Allama Qamaruzzaman Azmi, a renowned Islamic spiritual scholar based in Manchester, Britain, has been a leading voice advocating interfaith dialogue and representing mainstream majority Islam. His lectures and preachings are considered to be the antidote to radicalisation, which is said to be on the rise in Europe. A renowned speaker, he comes from the Sunni Sufi school of thought, whose lectures are heard by millions throughout India. A local network of youngsters in Deepa Sarai locality of western Uttar Pradesh’s Sambhal town, from where three youths were arrested on terror charges last week, plays his speeches on a community radio connecting local residents. People in his network have also been contacted by the Indian government to help tackle terrorism and radicalisation of the youth. Azmi, who was on a lecture tour of India this week. Excerpts.
Q: Allama Sb, you are based in Europe, which has reportedly witnessed a sharp rise in radicalisation of the Muslim youth. Many such radicalised youths are even said to have joined groups like the ISIS. How are you and people in your network trying to counter such radicalisation?
A: I have spent my whole life countering radicalisation and extremism because this is not Islam. There are evil people who exploit and manipulate (others) by using Islam to justify terrorism and murder of innocent people. There is nothing in Islam that justifies this and those who use the name of Islam for such evil actions are in fact Islam’s enemies. We must reclaim our beautiful faith from such evil barbaric people and I do this through my preaching so that people understand what Islam is and what Islam isn’t, so that no one can mislead them. There are over 1.6 billion Muslims in the world, who live a peaceful and beautiful life, according to the teachings of Islam and we must ensure that the few who have left the true path of Islam and are causing terrorism are eliminated, for they are a threat to our global peace and cohesion of societies.
Q: Can you identify some people or groups active in Britain, or Europe, that are radicalising the youth?
A: Vulnerable people exist in every ethnic and faith community and so do those who would wish to brainwash and recruit them for their evil ends. The far right extremists and neo-Nazis are good examples of this. ISIS or Daesh, Al Qaeda and such groups are the same. They are Nazis, who are active in leading particularly impressionable youngsters astray; and gullible youth are falling prey to their propaganda.
Q: There are also characters like Anjem Choudhary, who was in the news recently because of his very extreme views. He even launched a campaign to introduce Shariah rule in Britain and elsewhere. Do you blame these groups and people for the radicalisation of the Muslim youth in Europe?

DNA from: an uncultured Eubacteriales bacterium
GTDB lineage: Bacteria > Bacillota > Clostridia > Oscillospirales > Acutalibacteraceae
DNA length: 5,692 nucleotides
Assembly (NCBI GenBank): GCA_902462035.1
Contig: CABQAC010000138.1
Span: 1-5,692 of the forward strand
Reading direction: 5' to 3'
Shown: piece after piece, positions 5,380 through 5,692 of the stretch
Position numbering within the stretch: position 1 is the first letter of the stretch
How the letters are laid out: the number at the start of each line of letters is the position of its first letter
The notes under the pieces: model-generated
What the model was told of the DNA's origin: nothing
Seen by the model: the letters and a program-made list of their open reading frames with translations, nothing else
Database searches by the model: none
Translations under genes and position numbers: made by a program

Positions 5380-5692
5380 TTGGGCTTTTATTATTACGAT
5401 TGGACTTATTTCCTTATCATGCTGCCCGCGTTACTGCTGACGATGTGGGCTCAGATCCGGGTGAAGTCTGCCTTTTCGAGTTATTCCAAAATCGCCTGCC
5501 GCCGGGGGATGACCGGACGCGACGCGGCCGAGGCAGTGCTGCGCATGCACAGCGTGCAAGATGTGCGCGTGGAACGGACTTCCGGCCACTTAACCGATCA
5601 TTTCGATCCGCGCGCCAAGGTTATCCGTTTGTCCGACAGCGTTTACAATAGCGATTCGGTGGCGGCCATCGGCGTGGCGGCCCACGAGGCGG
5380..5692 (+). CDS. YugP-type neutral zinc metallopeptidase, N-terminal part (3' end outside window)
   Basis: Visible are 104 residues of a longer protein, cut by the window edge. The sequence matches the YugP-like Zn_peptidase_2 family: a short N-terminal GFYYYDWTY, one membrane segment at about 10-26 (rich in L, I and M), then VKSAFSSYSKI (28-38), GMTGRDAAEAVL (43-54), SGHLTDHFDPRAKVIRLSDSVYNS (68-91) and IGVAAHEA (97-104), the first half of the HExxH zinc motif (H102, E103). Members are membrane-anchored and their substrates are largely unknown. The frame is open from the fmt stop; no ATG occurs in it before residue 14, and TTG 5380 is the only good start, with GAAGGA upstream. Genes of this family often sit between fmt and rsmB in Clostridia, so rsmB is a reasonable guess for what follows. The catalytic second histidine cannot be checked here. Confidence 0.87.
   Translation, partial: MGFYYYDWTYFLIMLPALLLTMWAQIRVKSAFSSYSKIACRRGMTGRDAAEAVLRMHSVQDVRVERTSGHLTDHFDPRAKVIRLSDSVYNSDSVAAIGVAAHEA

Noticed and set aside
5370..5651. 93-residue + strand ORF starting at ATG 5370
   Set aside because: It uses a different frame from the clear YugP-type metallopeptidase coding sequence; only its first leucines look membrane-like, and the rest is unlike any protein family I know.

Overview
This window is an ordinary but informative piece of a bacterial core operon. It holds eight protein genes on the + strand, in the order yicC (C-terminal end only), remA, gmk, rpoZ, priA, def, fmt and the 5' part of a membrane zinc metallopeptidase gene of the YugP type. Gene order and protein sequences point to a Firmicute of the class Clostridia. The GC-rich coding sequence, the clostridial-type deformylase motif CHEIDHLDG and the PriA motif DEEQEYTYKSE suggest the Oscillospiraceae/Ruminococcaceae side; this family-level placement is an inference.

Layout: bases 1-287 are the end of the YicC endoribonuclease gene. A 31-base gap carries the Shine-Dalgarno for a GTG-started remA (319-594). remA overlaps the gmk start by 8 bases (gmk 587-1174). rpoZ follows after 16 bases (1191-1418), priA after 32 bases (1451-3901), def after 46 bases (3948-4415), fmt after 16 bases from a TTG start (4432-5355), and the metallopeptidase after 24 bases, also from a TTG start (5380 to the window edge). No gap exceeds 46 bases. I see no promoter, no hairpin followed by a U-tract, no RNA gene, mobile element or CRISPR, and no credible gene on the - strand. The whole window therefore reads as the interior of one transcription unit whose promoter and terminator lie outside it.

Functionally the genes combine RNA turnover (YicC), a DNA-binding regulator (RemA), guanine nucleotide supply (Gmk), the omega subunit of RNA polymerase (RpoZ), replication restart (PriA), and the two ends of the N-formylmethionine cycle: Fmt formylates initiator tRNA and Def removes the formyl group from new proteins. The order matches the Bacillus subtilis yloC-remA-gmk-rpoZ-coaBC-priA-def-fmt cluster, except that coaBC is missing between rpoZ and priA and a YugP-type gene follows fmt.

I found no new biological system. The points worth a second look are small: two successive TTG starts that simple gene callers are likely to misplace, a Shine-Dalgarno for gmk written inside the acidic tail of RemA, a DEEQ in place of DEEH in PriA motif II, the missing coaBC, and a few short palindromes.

A: People like Anjem Choudhary or organisations like Hizbut Tahrir have been disowned by the three million Muslims in the UK. Muslims, together with the wider UK society, are playing an active role in rooting out such evil individuals from our communities, just like we need to root out neo-Nazis and far right extremists who wish to divide communities for their political ends. Such people are dangerous and we demand that people like Anjem Choudhary are arrested and punished severely.
Q: If such people are not being punished and many of them remain active, do you think the governments in Britain and in European countries are deliberately lax on them?
A: We shouldn’t believe in conspiracy theories, but we would certainly demand that government(s) should not be lenient towards such groups if they are found to be involved in such activities. They should be treated like criminals.
Q: Allama Sb, you are touring India. You have a huge following in many parts of India, including in Sambhal where some youths from the Deepa Sarai locality play your speeches on a community radio. This locality is in news because of the arrest of some youths, who were even accused of being linked to Al Qaeda’s Indian subcontinent branch. What do you say about this development?
A: Youths have been misguided everywhere, and those who commit crimes must be punished, but we must also ensure that fighting violent extremism does tarnish or criminalise whole communities but separates between criminals and communities.
Q: Allama Sb, Prime Minister Narendra Modi had invited some Sufi scholars; some of them included people who follow your teachings, and some of your young followers were even reportedly contacted by the Ministry of Home Affairs to help the government in its proposed “de-radicalisation programme”. Do you see this as a positive development?
A: Both the government and people have shared responsibility towards the welfare of our society, including the deradicalisation of the youth. This has to be done with utter responsibility.